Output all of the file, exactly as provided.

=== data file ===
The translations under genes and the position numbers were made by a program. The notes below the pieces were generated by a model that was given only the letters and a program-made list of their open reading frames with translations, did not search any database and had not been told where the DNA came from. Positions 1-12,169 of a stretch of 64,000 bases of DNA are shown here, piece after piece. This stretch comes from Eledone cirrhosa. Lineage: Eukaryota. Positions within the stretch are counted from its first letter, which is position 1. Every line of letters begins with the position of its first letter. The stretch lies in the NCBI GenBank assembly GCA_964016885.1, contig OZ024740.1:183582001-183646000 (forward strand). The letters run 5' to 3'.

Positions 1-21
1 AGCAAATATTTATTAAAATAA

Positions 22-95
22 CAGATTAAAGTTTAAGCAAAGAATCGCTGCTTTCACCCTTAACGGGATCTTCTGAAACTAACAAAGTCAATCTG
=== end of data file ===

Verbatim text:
The translations under genes and the position numbers were made by a program. The notes below the pieces were generated by a model that was given only the letters and a program-made list of their open reading frames with translations, did not search any database and had not been told where the DNA came from. Positions 1-12,169 of a stretch of 64,000 bases of DNA are shown here, piece after piece. This stretch comes from Eledone cirrhosa. Lineage: Eukaryota. Positions within the stretch are counted from its first letter, which is position 1. Every line of letters begins with the position of its first letter. The stretch lies in the NCBI GenBank assembly GCA_964016885.1, contig OZ024740.1:183582001-183646000 (forward strand). The letters run 5' to 3'.

Positions 1-21
1 AGCAAATATTTATTAAAATAA

Positions 22-95
22 CAGATTAAAGTTTAAGCAAAGAATCGCTGCTTTCACCCTTAACGGGATCTTCTGAAACTAACAAAGTCAATCTG